PetroChina, Sinopec merger makes little sense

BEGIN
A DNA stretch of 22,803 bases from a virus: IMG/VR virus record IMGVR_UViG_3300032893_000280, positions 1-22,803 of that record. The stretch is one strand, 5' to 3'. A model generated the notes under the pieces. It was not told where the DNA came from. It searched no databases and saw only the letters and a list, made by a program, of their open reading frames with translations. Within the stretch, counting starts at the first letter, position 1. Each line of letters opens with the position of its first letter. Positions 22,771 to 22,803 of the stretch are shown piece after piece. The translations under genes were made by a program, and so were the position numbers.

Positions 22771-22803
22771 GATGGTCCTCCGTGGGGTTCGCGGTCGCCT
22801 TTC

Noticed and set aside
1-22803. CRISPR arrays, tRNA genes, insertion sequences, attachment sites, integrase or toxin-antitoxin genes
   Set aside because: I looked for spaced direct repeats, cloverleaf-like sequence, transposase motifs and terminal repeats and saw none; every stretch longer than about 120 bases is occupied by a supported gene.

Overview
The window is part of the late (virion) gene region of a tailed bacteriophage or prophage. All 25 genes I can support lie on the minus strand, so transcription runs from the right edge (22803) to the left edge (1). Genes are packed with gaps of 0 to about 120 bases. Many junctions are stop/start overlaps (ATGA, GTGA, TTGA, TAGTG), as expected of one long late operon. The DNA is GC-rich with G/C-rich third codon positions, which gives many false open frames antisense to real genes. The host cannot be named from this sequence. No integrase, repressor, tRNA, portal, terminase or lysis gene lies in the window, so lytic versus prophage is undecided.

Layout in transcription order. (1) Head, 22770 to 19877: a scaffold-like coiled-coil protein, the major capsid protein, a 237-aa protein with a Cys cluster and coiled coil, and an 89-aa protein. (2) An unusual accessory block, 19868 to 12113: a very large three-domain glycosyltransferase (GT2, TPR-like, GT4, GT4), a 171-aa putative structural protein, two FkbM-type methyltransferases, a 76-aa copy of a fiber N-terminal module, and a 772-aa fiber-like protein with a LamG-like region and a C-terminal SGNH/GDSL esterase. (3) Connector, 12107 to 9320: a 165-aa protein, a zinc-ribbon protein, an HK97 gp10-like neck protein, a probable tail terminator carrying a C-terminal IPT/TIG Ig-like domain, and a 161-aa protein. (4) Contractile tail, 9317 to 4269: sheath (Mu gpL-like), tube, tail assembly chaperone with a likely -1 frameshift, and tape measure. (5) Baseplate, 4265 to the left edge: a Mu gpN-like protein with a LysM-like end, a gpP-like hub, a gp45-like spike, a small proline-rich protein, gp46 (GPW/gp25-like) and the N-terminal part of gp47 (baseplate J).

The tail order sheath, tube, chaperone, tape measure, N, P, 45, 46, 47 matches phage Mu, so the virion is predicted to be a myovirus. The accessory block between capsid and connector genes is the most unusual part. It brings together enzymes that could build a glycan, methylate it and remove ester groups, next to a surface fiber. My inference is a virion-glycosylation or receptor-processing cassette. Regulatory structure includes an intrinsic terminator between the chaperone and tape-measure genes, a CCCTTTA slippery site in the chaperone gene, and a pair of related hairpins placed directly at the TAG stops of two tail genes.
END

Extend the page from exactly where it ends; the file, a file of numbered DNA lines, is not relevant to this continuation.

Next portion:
Clyde Russell Reuters columnist The market chatter over forming a giant Chinese oil major through merging PetroChina and Sinopec has ramped up again recently, but the motivations for such a deal struggle to stand up to scrutiny. The Chinese authorities are mulling joining China National Petroleum Corp, the parent of PetroChina, and China Petrochemical Corp, the parent of China Petroleum and Chemical Corp, better known as Sinopec, the Wall Street Journal reported on February 18. It should be noted that even if the authorities are considering such a move doesn’t necessarily mean it will happen. However, the fact that the news has made it into the public domain most likely means the possibility is being considered. It was also reported in other media that a merger between China National Offshore Oil Corp, the parent of CNOOC, with Sinochem Corp was under consideration as well. The most often cited reason for creating a mega-oil company is to give China the means to compete on a truly global scale, as such an entity would no doubt eclipse Exxon Mobil as the world’s biggest non-state oil company. While both PetroChina, the country’s largest oil producer, and Sinopec, the largest refiner, are effectively state controlled, they operate differently to the models of national oil companies, such as those found in Middle East countries. Currently they compete against each other in everything from oil and gas production, to refining, trading and retail sales. Both companies have also pushed offshore through partnerships and acquisitions, and those ventures would also be competing against each other. What is hard to see is how the benefit of creating a single, larger entity could outweigh the costs associated with such a move. Yes, there would be the obvious synergies in cost savings by combining back office and operations, but only if, and this is a big if, the new combined company is prepared to be fairly ruthless in cutting jobs. Chinese state-owned enterprises may in some ways resemble Western-style capitalist companies, but in other ways they don’t, and the emphasis on providing employment is one such difference. It’s hard to see the government approving the massive redundancy programme that would have to accompany such a merger if Western-style cost savings were to be achieved. Does China need a company bigger than Exxon Mobil to compete on the world stage? Probably not, with both PetroChina and Sinopec being quite big enough currently to fund acquisitions and new ventures on the strength of their own balance sheets, not to mention the implicit guarantee from being controlled by the government. The merger doesn’t necessarily make sense from a perspective of needing to scale up, or from the point of view of savings from cost-cutting. In fact, there are a number of reasons as to why it doesn’t make sense. Opposite of merger more desirable Firstly, it goes against the grain of reforming China’s state-owned enterprises (SOE), a stated aim of the government. A joined PetroChina and Sinopec would also control virtually all of the oil and gas chain in China, about 80 percent of both production and refining, and about 90 percent of retail sales. Such concentration is unlikely to foster a competitive business environment in the energy sector, and is actually more likely to lead to monopolistic practices. It’s possible that the buying clout of a merged entity would give it more negotiating power in talks with crude suppliers, but it’s doubtful this would be enough to offset the potential pitfalls of creating a monolithic enterprise. What it all comes down to is what would be the authorities’ motivation for making such a merger, especially when it seems to fly in the face of many of their stated aims? If reform of the SOEs to improve competition and efficiency is the overarching aim, then the authorities would do better to look at the opposite of a mega-merger, and consider asset sales and rationalisation of the vast operations of both PetroChina and Sinopec. Reuters